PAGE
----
Alistair Westcott

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- Working in Gauteng and surrounding provinces -
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Quite a lot, it would seem, judging by the number of women who in recent years have decided not to adopt the name of their new husband, but rather to keep their original surname. With couples today tending to marry more often in their late twenties and their thirties, many brides have built up a career for themselves by the time they marry, and for professional reasons they may not wish to part with their name. As recently as a decade ago, although it had become acceptable for women to retain their maiden names, it was certainly not a common occurrence. Of late, though, it is becoming increasingly popular for brides to opt for a double-barrelled surname, using both their maiden name and that of their new husband.


I was amused to read an article recently about an American couple who could not agree as to whose name the bride should adopt after the wedding. As this was causing a lot of friction, they decided to leave the outcome to fate by playing five rounds of the age-old children's game Rock, Paper, Scissors - with the winner's choice prevailing. For this couple it seemed to be the only way to come to a decision that would keep everyone happy, though I'm not sure many brides would follow their lead. (Having said that, I have since found out that numerous couples favour this method when making important decisions!)


When popular TV anchor Riaan Venter (known as 'Die Nutsman') married wildlife journalist Michelle Garforth, they decided to combine their names. I heard Riaan being interviewed on the subject and he explained that, in order for Michelle to continue using her family name, he had agreed to add her name to his and to be known as Riaan Venter-Garforth.


I was fascinated to read about the wonderful American abolitionist and suffragette, Lucy Stone, who, when she married Henry Blackwell way back in 1855, refused to take his name. According to the American laws that applied at that time, women lost their legal rights upon marriage. Lucy became the first married woman in America not to assume her husband's surname, and ever since, women who follow her example are said to be adopting a 'Lucy Stoner'! Her daughter, who wrote a book about her incredible mother, used both her mother's and father's surnames and went under the name of Alice Stone Blackwell. What to name the children? Brides who choose not to adopt their husband's surnames will, however, usually register any children they have in the father's surname. They could also follow the example of Lucy Stone and use both parent's surnames.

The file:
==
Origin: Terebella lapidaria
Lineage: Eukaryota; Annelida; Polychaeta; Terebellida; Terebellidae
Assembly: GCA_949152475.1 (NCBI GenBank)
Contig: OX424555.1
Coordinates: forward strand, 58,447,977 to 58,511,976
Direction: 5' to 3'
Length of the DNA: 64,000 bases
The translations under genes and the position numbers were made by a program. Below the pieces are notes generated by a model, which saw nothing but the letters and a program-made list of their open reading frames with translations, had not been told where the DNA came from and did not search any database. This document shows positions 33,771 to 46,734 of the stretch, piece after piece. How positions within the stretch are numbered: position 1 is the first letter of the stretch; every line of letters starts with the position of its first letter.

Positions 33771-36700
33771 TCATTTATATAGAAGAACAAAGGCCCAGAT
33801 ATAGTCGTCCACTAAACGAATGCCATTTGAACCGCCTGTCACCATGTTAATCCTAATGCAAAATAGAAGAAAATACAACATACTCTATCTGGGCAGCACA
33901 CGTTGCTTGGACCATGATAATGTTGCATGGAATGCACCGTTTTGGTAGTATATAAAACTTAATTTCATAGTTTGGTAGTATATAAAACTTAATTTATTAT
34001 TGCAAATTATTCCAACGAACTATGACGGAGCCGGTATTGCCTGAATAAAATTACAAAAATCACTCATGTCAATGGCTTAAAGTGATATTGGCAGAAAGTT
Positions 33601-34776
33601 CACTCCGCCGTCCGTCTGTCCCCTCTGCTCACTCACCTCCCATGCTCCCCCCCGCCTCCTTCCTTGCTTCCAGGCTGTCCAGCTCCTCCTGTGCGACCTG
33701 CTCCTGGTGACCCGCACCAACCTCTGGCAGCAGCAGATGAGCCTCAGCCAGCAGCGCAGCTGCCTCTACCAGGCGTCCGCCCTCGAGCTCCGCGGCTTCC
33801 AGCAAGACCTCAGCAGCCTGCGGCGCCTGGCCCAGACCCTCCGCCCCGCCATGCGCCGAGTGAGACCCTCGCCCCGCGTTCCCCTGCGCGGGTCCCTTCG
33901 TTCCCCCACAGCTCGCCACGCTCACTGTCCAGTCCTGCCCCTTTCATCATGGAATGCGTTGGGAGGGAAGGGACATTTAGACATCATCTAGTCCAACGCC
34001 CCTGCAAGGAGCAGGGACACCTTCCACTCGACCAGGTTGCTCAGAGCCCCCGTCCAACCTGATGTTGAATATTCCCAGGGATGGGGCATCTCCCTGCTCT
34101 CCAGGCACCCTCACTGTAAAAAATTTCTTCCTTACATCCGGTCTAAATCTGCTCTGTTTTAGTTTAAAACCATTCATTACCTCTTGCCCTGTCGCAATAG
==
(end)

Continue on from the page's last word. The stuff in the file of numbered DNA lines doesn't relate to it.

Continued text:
One of the entrants in an online Win-a-Wedding Competition I recently organised, stated that the reason she should be chosen as the winner was because winning the prize meant she would finally be able to change her maiden name, which she disliked intensely. (She did, however, state as an afterthought that winning would also mean she got to marry the man of her dreams!)


It is clear that when a woman marries a man she may take on his name, or she can retain any of her former surnames. A man, however, does not automatically have this right. He must apply to the Director General of Home Affairs for a change of surname. A married woman can confirm her change of surname by making application for a new identity document reflecting the surname of her husband. She requires her marriage certificate and needs to complete form BI-9. It apparently takes two to three months to process the application and the cost is minimal. Should a husband wish to take on his wife's surname (or should any person wish to change his surname for whatever reason), he must apply to the Director General of Home Affairs for permission to do so. For this he requires an affidavit indicating the reason for the requested change of surname, and he must complete form BI- 196. The cost involved is substantially more. It takes approximately 8 to 12 months to process the application.


While many brides are keen to use their new title, if you are planning to fly anywhere on your honeymoon, it is important to note that you must book your air tickets in your maiden name, as you will be unable to change the name once the ticket is booked. Due to the time constraints, it is impossible to go on honeymoon immediately after your wedding with your passport in your married name, as what is sometimes forgotten is that the Department of Home Affairs will not issue you with a passport in your married name until after the marriage.

Article written by Pam Black owner of Celebration House, Cape Town's unique wedding information centre.First published in Die Burger Leefstyle newspaper.

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